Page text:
Sociology Teachers, Postsecondary Career

Job Description: Teach courses in sociology. Includes both teachers primarily engaged in teaching and those who do a combination of teaching and research.


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Sociology Teachers, Postsecondary Career

What Sociology Teachers, Postsecondarys do:

  • Compile, administer, and grade examinations, or assign this work to others.
  • Evaluate and grade students' class work, assignments, and papers.
  • Initiate, facilitate, and moderate classroom discussions.
  • Keep abreast of developments in the field by reading current literature, talking with colleagues, and participating in professional conferences.
  • Maintain regularly scheduled office hours to advise and assist students.
  • Prepare course materials, such as syllabi, homework assignments, and handouts.
  • Plan, evaluate, and revise curricula, course content, course materials, and methods of instruction.
  • Compile bibliographies of specialized materials for outside reading assignments.
  • Advise students on academic and vocational curricula and on career issues.
  • Participate in campus and community events.
  • Maintain student attendance records, grades, and other required records.
  • Collaborate with colleagues to address teaching and research issues.
  • Select and obtain materials and supplies, such as textbooks and laboratory equipment.
  • Conduct research in a particular field of knowledge and publish findings in professional journals, books, or electronic media.
  • Supervise undergraduate or graduate teaching, internship, and research work.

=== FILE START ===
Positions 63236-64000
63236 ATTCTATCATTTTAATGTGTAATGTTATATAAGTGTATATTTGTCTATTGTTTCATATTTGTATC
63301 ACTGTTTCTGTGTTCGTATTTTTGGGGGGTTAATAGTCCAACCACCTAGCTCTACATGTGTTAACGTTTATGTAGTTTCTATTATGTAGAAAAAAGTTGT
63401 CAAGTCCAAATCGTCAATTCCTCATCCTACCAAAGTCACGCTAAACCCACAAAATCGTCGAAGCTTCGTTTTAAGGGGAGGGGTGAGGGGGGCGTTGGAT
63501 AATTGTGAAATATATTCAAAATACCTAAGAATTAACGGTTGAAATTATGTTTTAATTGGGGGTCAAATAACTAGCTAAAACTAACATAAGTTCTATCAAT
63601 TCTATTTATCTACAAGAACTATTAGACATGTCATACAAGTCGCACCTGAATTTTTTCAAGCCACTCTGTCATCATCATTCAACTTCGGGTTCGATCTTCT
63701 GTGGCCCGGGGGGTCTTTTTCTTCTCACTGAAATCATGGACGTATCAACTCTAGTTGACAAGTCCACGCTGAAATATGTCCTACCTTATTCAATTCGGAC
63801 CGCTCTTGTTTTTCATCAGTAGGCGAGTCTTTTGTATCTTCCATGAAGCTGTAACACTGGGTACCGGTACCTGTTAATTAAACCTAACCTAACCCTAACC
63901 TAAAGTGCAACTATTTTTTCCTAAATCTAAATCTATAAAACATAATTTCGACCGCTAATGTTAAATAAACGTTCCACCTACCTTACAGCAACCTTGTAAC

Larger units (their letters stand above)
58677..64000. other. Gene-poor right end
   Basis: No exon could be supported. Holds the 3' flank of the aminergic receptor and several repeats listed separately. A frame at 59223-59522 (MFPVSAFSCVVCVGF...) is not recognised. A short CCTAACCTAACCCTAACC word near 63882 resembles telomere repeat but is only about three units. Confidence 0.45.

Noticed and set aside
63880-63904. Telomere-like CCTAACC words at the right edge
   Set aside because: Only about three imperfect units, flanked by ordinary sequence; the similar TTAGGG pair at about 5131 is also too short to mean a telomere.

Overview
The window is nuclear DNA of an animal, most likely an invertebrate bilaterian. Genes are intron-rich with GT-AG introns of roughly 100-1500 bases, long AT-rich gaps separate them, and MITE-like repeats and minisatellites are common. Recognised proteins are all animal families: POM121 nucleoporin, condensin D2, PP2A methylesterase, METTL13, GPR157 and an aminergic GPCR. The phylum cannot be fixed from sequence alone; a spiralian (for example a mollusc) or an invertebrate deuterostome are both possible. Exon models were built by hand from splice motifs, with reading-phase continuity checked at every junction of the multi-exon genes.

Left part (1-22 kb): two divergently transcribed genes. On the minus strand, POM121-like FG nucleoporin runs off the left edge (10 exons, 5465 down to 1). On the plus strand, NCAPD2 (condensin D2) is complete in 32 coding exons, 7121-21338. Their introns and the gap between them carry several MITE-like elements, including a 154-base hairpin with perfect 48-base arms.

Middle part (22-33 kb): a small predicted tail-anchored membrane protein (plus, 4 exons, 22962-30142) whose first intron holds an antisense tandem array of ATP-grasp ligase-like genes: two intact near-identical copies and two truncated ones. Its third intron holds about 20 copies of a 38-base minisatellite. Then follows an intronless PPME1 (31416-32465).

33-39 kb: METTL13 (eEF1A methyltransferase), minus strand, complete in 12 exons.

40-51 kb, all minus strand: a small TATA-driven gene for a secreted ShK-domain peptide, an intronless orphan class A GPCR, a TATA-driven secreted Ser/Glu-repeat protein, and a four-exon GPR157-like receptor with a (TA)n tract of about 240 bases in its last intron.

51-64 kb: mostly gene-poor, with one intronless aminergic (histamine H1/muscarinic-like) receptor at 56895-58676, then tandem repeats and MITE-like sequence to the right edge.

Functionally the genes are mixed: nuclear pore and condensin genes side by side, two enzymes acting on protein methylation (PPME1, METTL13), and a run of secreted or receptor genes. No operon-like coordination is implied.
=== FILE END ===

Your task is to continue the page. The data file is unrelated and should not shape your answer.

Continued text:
• Serve on academic or administrative committees that deal with institutional policies, departmental matters, and academic issues.
  • Prepare and deliver lectures to undergraduate or graduate students on topics such as race and ethnic relations, measurement and data collection, and workplace social relations.
  • Mentor new faculty.
  • Participate in student recruitment, registration, and placement activities.
  • Write grant proposals to procure external research funding.
  • Act as advisers to student organizations.
  • Supervise students' laboratory and field work.
  • Perform administrative duties, such as serving as department head.
  • Provide professional consulting services to government or industry.

What work activities are most important?

Importance Activities

Processing Information - Compiling, coding, categorizing, calculating, tabulating, auditing, or verifying information or data.

Analyzing Data or Information - Identifying the underlying principles, reasons, or facts of information by breaking down information or data into separate parts.

Interpreting the Meaning of Information for Others - Translating or explaining what information means and how it can be used.

Training and Teaching Others - Identifying the educational needs of others, developing formal educational or training programs or classes, and teaching or instructing others.

Interacting With Computers - Using computers and computer systems (including hardware and software) to program, write software, set up functions, enter data, or process information.